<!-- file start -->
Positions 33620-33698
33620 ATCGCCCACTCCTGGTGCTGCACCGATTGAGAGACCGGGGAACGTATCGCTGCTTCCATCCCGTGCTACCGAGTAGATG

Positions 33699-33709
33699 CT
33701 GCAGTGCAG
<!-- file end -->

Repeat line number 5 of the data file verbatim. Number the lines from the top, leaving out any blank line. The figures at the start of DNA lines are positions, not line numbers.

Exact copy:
33701 GCAGTGCAG